Award–winning journalist Andrea Bernstein is Senior Editor for Politics & Policy for WNYC News. She has previously served as Metro Editor, Political Director, Director of Transportation Nation, and Senior Reporter.
More from the White House encouraging domestic oil drilling. Earlier this week the White House sent out a report showing 70% of U.S. oilfields are inactive. Now, a press release touting a lease sale to expand oil drilling in the Gulf of Mexico. Does President Obama see a vulnerability on domestic oil production?
"Today the Obama Administration provided final details for the Central Gulf of Mexico lease sale announced by President Obama in January 2012, as part of his administration’s ongoing focus on expanding safe and responsible production of our domestic energy sources. Secretary of the Interior Ken Salazar and Bureau of Ocean Energy Management (BOEM) Director Tommy P. Beaudreau today announced the Final Notice of Sale for a June 20, 2012 lease sale that will make available all unleased areas in the Central Gulf of Mexico Planning Area, offshore Louisiana, Mississippi and Alabama, including 7,276 blocks on about 38.6 million acres.
"The sale will take place at the Mercedes-Benz Superdome in New Orleans. BOEM estimates the sale could result in the production of over 1 billion barrels of oil and more than 4 trillion cubic feet of natural gas.
“As part of the Obama administration’s all of the above energy strategy, we continue to make millions of acres of federal waters and public lands available for safe and responsible domestic energy exploration and development,” said Secretary of the Interior Ken Salazar. “Holding this lease sale is one of the many administrative steps we are taking, at the President’s direction, to increase U.S. production, reduce dependence on foreign oil, and incentivize early production on leases that industry holds.”
“The Gulf of Mexico is the crown jewel of the U.S. Outer Continental Shelf, and home to a number of world-class producing basins – including many in deepwater areas that are becoming increasingly accessible with new technology,” said Bureau of Ocean Energy Management Director Tommy P. Beaudreau. “There have been a number of significant discoveries in the past two years alone, and this sale will continue making significant and promising areas available while encouraging diligent development and providing the taxpayer a fair return.”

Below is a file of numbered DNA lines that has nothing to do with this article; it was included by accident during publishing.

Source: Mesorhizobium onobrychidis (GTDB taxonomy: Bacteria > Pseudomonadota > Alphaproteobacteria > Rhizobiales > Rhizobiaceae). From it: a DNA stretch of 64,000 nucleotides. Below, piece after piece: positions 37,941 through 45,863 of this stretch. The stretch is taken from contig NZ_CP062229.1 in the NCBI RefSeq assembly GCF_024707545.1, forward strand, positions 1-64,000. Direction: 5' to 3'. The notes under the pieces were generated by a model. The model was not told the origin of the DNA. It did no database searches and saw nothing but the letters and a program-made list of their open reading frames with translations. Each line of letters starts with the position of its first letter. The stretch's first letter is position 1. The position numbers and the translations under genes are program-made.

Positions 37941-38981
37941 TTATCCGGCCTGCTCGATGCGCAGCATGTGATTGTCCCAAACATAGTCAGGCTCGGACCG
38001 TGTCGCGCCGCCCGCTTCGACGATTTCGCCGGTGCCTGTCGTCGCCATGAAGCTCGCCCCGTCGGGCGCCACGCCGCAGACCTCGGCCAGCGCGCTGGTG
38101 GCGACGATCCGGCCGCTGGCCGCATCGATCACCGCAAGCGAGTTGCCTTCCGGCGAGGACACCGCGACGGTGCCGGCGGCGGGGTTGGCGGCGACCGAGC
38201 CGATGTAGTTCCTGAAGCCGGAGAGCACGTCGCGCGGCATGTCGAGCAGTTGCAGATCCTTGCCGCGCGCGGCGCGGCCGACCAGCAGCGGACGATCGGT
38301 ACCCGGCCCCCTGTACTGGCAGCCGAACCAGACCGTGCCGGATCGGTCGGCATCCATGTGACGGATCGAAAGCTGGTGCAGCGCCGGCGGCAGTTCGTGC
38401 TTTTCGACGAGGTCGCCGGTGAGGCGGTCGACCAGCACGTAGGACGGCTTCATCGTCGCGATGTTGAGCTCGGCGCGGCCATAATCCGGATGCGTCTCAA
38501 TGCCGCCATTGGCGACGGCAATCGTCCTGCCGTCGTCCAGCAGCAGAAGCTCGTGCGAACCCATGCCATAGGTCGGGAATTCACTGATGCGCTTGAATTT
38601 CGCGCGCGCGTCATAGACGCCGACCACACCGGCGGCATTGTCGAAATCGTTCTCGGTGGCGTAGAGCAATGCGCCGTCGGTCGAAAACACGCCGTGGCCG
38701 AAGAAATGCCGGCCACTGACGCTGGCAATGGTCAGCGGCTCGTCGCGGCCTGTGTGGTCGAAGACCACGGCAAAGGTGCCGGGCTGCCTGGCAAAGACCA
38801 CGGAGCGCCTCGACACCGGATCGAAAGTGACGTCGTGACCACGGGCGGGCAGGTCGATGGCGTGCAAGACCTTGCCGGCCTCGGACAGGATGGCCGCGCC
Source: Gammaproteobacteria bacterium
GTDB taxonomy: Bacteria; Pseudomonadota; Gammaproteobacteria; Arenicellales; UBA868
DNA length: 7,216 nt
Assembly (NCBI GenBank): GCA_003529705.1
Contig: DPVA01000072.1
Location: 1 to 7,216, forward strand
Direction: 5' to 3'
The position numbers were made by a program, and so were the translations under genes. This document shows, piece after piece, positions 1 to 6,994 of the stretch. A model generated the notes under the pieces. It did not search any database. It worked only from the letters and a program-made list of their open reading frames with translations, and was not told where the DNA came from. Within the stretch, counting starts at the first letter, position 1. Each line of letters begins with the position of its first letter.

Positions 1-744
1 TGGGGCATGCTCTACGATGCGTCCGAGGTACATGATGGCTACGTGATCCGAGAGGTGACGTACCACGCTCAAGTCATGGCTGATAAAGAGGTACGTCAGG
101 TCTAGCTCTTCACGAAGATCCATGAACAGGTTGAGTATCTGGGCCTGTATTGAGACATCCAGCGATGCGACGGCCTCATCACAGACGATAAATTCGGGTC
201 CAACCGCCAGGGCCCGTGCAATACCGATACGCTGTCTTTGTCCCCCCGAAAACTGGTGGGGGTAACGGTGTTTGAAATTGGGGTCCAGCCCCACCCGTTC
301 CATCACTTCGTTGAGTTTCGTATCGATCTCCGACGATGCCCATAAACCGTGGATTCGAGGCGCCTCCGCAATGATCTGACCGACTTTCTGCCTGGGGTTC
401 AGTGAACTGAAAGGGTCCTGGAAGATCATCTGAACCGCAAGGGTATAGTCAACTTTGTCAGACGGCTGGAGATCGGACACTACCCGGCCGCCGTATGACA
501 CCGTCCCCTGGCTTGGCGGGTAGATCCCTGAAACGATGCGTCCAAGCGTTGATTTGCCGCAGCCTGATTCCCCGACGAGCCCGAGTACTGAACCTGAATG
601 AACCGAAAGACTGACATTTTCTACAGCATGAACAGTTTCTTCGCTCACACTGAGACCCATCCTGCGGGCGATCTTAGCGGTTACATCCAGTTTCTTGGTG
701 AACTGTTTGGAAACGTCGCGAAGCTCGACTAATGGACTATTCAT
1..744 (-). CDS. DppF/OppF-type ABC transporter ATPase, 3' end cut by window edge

The blocks are located from three to about 230 miles offshore, in water depths ranging from nine to more than 11,115 feet (three to 3,400 meters) in the Central Gulf of Mexico, a region that BOEM estimates contains close to 31 billion barrels of oil and 134 trillion cubic feet of natural gas that are currently undiscovered and technically recoverable. The Final Notice of Sale package describes all terms and conditions for Central Gulf Lease Sale 216-222. These include a range of incentives that encourage prompt development and ensure a fair return to taxpayers, as described in a recent report by the Department of the Interior on the status of Oil and Gas Lease Utilization. These measures include escalating rental rates and tiered durational terms with relatively short base periods followed by additional time under the same lease if the operator drills a well during the initial period.
BOEM has also increased the minimum bid in deepwater to $100 per acre, up from only $37.50, to ensure that taxpayers receive fair market value for offshore resources and to provide leaseholders with additional impetus to invest in leases that they are more likely to develop. Analysis of the last 15 years of lease sales in the Gulf of Mexico showed that deepwater leases that received high bids of less than $100 per acre, adjusted for energy prices at time of each sale, experienced virtually no exploration and development drilling.
The terms of sale also reflect a series of conditions to ensure an appropriate balance of orderly resource development with protection of the human, marine and coastal environments. These include stipulations to protect biologically sensitive resources, mitigate potential adverse effects on protected species, and avoid potential conflicts associated with oil and gas development in the region. BOEM completed a supplemental environmental impact statement relating to this sale, which considers the latest available information for the Central Gulf of Mexico Planning Area following the Deepwater Horizon oil spill. Today, BOEM is also issuing a Record of Decision following that analysis.
For this sale, BOEM has also adopted a stipulation to notify bidders that the terms stated in a February 20, 2012 agreement between Mexico and the United States regarding the exploration and development of oil and natural gas reservoirs along the United States’ and Mexico’s maritime boundary may apply to some of the blocks offered in this sale, should the agreement enter into force.
The Final Notice of Sale information package is available at: http://www.boem.gov/sale-216-222/. Copies can also be requested from the Gulf of Mexico Region’s Public Information Office at 1201 Elmwood Park Boulevard, New Orleans, LA 70123, or at 800-200-GULF (4853).
The Final Notice of Sale and the Notice of Availability of a Record of Decision on a Final Supplemental Environmental Impact Statement for Lease Sale 216/222 are available today in the Federal Register at: http://www.archives.gov/federal-register/public-inspection/index.html.